I have a dataset with around 30 independent variables and would like to construct a generalized linear model (GLM) to explore the relationship between them and the dependent variable.

I am aware that the method I was taught for this situation, stepwise regression, is now considered a statistical sin.

What modern methods of model selection should be used in this situation?

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    $\begingroup$ Other people mention statistical procedures which may be helpful, but I would first ask whether you have any theory about the strength and shape of the relationship between variables. How big is your sample? Do you have reasons to avoid complex models? $\endgroup$ Aug 2, 2011 at 19:56
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    $\begingroup$ Has anyone considered model averaging as an alternative to fight the pre-testing bias problem and miss-specification issues? Roughly speaking all variables are potential predictors, and you may estimate the probability for them to be useful. Thus the combined estimator not only improve the forecasting performance, but also produce good properties estimates for the parameters of variables under "scope". $\endgroup$ Nov 17, 2011 at 12:58
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    $\begingroup$ Shrinkage. Nobody uses stepwise anymore, hopefully $\endgroup$
    – Aksakal
    Aug 22, 2016 at 17:04

5 Answers 5


There are several alternatives to Stepwise Regression. The most used I have seen are:

  • Expert opinion to decide which variables to include in the model.
  • Partial Least Squares Regression. You essentially get latent variables and do a regression with them. You could also do PCA yourself and then use the principal variables.
  • Least Absolute Shrinkage and Selection Operator (LASSO).

Both PLS Regression and LASSO are implemented in R packages like

PLS: http://cran.r-project.org/web/packages/pls/ and

LARS: http://cran.r-project.org/web/packages/lars/index.html

If you only want to explore the relationship between your dependent variable and the independent variables (e.g. you do not need statistical significance tests), I would also recommend Machine Learning methods like Random Forests or Classification/Regression Trees. Random Forests can also approximate complex non-linear relationships between your dependent and independent variables, which might not have been revealed by linear techniques (like Linear Regression).

A good starting point to Machine Learning might be the Machine Learning task view on CRAN:

Machine Learning Task View: http://cran.r-project.org/web/views/MachineLearning.html

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    $\begingroup$ The glmnet package is a very fast implementation of the lasso as well $\endgroup$ Aug 1, 2011 at 6:31
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    $\begingroup$ I would warn that within the latent variable community, PLSers form a very isolated clique of their own, and were never able to penetrate the serious literature (by which I mean, for instance, asymptotic theory of the least squares estimators in the works of Michael Browne, Peter Bentler, Albert Satorra and Alex Shapiro, and instrumental variable modeling of Ken Bollen, to name the few most important ones). Strangely though, PLS seems to be an acceptable methods in statistics circles, which generally upheld higher standard of rigor than the latent variable modeling community does. $\endgroup$
    – StasK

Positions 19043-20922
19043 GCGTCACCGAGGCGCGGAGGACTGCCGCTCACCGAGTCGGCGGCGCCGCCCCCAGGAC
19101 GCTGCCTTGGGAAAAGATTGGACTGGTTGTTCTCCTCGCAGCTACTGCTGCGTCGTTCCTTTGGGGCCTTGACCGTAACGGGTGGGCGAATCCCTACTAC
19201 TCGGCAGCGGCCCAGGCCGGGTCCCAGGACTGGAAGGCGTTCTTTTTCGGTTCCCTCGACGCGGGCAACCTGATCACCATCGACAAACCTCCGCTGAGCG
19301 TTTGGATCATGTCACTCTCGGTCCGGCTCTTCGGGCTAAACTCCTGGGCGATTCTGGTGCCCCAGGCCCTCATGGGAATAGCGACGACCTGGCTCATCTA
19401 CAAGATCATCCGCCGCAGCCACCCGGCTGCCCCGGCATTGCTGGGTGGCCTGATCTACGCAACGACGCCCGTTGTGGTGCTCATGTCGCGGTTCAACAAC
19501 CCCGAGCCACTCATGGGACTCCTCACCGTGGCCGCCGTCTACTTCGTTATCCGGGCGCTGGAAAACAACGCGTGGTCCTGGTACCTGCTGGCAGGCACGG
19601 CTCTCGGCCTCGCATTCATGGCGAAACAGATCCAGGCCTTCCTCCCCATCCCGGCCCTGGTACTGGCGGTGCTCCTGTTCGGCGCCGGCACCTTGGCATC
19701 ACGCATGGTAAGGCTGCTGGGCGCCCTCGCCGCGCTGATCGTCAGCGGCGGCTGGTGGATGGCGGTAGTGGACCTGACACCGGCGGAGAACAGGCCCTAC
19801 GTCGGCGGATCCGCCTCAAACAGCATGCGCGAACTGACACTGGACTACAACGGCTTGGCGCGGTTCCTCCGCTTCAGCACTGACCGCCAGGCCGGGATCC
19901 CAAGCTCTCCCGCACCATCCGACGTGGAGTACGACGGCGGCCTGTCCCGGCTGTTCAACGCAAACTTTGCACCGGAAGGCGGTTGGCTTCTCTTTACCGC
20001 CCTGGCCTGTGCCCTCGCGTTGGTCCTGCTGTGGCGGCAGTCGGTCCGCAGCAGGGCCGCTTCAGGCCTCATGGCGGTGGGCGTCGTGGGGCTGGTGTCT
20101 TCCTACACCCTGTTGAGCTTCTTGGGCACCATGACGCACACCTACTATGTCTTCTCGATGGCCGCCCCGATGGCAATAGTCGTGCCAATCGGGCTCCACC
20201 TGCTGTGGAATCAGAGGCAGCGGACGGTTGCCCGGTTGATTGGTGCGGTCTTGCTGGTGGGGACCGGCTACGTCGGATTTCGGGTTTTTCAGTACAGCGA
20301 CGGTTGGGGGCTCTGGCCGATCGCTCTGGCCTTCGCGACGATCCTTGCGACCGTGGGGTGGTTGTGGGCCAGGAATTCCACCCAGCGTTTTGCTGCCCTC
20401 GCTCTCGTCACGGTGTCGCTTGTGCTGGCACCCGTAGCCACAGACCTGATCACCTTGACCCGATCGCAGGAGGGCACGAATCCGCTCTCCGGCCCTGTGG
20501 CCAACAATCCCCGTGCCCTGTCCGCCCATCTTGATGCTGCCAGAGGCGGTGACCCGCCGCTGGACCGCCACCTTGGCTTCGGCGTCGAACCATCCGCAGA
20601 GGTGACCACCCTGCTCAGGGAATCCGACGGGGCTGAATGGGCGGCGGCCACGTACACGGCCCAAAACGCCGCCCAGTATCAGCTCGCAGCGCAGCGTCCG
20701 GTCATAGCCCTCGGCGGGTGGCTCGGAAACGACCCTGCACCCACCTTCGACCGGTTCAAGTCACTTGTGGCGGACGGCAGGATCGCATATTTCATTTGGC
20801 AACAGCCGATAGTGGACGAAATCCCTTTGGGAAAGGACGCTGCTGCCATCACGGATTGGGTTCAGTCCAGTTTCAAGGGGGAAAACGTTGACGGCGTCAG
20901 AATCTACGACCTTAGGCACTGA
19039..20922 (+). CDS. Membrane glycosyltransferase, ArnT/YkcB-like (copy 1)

Aug 11, 2011 at 7:42
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    $\begingroup$ The Elements of Statistical Learning have a comparison of differend variable selection and shrinkage methods: (OLS,) best subset, ridge, lasso, PLS, PCR. $\endgroup$ Apr 23, 2012 at 13:53

Another option you might consider for variable selection and regularization is the elastic net. It's implemented in R via the glmnet package.


Model averaging is one way to go (an information-theoretic approach). The R package glmulti can perform linear models for every combination of predictor variables, and perform model averaging for these results.

See http://sites.google.com/site/mcgillbgsa/workshops/glmulti

Don't forget to investigate collinearity between predictor variables first though. Variance Inflation Factors (available in R package "car") are useful here.

  • $\begingroup$ Thanks. Does it really fit all possible models? Even without interactions that's about a billion models in this case. $\endgroup$ May 1, 2012 at 19:56
  • $\begingroup$ AFAIK it can, but there is a genetic algorithm option that considerably decreases the time it takes to evaluate all models. See www.jstatsoft.org/v34/i12/paper $\endgroup$
    – OliP
    May 2, 2012 at 12:59
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    $\begingroup$ also MuMIn, AICcmodavg packages, although glmulti is cleverer about big model sets. $\endgroup$
    – Ben Bolker
    Aug 11, 2012 at 18:54

Interesting discussion. To label stepwise regression as statistical sin is a bit of a religious statement - as long as one knows what they are doing and that the objectives of the exercise is clear, it is definitely a fine approach with its own set of assumptions and, is certainly biased, and does not guarantee optimality, etc. Yet, the same can be said of of lot of other things we do. I have not seen CCA mentioned, which addresses the more fundamental problem of the correlation structure in covariate space, does guarantee optimality, has been around for quite a bit, and it has somewhat of a learning curve. It is implemented on a variety of platforms including R.


@johannes gave an excellent answer. If you are a SAS user, then LASSO is available through PROC GLMSELECT and partial least squares through PROC PLS.

David Cassell and I made a presentation about LASSO (and Least Angle Regression) at a couple of SAS user groups. It's available here


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